Jeff co-founded the Weather Underground in 1995 while working on his Ph.D. He flew with the NOAA Hurricane Hunters from 1986-1990.
By: Dr. Jeff Masters , 2:24 PM GMT on September 22, 2007
Tropical Depression Ten moved ashore last night over the Florida Panhandle, bringing rains of 1-5 inches over the region (Figure 1). The most serious weather associated with the depression occurred when a tornado ripped through Eustis, Florida at 11 pm Friday night. The EF-1 tornado had winds up to 105 mph, and damaged about 100 homes. The remnants of TD Ten are over southern Mississippi this morning, and additional severe weather or heavy rain is not expected.
Figure 1. Estimated rainfall for TD 10 from the Tallahassee, Florida radar.
Western Caribbean disturbance 94L
An area of disturbed weather in the western Caribbean between the Yucatan Peninsula and Jamaica is associated with a surface trough of low pressure. NHC designated this area "94L" this morning. Satellite loops show that the heavy thunderstorm activity has increased today in the region, but remains disorganized. A buoy in the region recorded sustained winds of 31 knots, gusting to 35 at 4:50 am EDT. The winds have since subsided to 20 knots. Cancun radar shows heavy rains have already moved ashore over the eastern Yucatan. This morning's QuikSCAT pass showed no signs of a circulation, and very little evidence of even a wind shift in the region. Thus, the earliest I expect 94L can become a tropical depression is Sunday afternoon. An Air Force Hurricane Hunter aircraft is scheduled to investigate 94L Sunday afternoon.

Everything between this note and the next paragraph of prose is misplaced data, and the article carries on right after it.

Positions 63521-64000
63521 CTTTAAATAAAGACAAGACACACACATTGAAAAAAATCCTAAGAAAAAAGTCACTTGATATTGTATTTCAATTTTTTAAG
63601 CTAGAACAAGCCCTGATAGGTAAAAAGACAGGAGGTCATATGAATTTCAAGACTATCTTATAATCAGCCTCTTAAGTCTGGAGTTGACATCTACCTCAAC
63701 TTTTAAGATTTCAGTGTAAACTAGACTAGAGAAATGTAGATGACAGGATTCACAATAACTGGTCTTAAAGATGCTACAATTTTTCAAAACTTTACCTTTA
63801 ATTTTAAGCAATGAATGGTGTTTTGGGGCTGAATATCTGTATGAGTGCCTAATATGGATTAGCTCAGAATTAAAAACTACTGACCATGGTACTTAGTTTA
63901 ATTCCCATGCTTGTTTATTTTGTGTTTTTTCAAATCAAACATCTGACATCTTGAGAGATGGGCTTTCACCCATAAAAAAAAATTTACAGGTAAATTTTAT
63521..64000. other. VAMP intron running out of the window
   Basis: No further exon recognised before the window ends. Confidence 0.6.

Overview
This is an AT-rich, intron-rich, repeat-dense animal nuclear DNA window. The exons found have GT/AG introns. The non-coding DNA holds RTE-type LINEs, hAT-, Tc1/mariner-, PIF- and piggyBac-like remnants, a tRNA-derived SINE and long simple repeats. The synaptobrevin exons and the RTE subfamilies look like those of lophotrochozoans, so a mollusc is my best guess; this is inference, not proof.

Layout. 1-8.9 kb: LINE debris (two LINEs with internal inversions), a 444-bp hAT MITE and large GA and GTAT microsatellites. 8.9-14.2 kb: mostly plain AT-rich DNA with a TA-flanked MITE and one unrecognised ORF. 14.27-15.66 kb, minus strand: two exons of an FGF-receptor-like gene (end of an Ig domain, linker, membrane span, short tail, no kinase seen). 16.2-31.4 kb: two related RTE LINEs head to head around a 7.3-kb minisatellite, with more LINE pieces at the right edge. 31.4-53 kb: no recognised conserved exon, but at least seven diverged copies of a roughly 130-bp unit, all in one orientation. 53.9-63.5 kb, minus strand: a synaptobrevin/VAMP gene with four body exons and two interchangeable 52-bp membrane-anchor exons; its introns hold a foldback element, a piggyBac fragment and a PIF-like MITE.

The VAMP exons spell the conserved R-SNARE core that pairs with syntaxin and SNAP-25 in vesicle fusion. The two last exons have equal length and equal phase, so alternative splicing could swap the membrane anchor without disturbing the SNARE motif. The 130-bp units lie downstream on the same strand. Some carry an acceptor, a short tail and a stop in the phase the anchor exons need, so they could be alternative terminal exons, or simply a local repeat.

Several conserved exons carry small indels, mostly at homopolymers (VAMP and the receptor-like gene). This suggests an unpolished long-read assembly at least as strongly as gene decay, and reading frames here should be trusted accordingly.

This disturbance will bring heavy rains to Belize, Cozumel, Cancun, and western Cuba today as it crosses the Yucatan Peninsula. Moisture streaming northwards from the disturbance will also cause locally heavy rains across the Florida Peninsula. Wind shear has dropped to about 10 knots over the disturbance, and the NOGAPS and GFS models predict this shear will stay low enough to allow a tropical depression to form on Sunday when 94L crosses into the Gulf of Mexico. By Monday afternoon, my best guess is that 94L will make landfall near the Texas/Louisiana border. That doesn't give it much time to organize into a tropical depression or tropical storm. Today's 12Z (8 am EDT) run of the GFDL model did not develop 94L. The 12Z SHIPS model developed it into a 45-mph tropical storm by Monday morning. Regardless, Texas and/or Louisiana can expect very heavy rains Monday and Tuesday from this system.
Elsewhere in the tropics
A few clumps of heavy thunderstorm activity exist along the Intertropical Convergence Zone (ITCZ), about 800-1200 miles east of the southernmost Lesser Antilles. This activity is moving west at 10-15 mph, and is very disorganized. Nevertheless, the region is under only about 10 knots of wind shear, so we will need to watch this area for development. A tropical wave near 6N, 23W, about 60 miles south of the Cape Verdes Islands off the coast of Africa, has some vigorous thunderstorm activity associated with it. This morning's 4:30 am EDT ASCAT pass showed a nearly complete circulation, and visible satellite images also show a fair bit of spin. This wave has the potential to develop into a tropical depression early next week as it moves westward at 15 mph.
I'll be traveling Sunday, and will not post a blog if the Western Caribbean disturbance fizzles. Otherwise, I'll post something late Sunday afternoon when the Hurricane Hunter mission sends back data.
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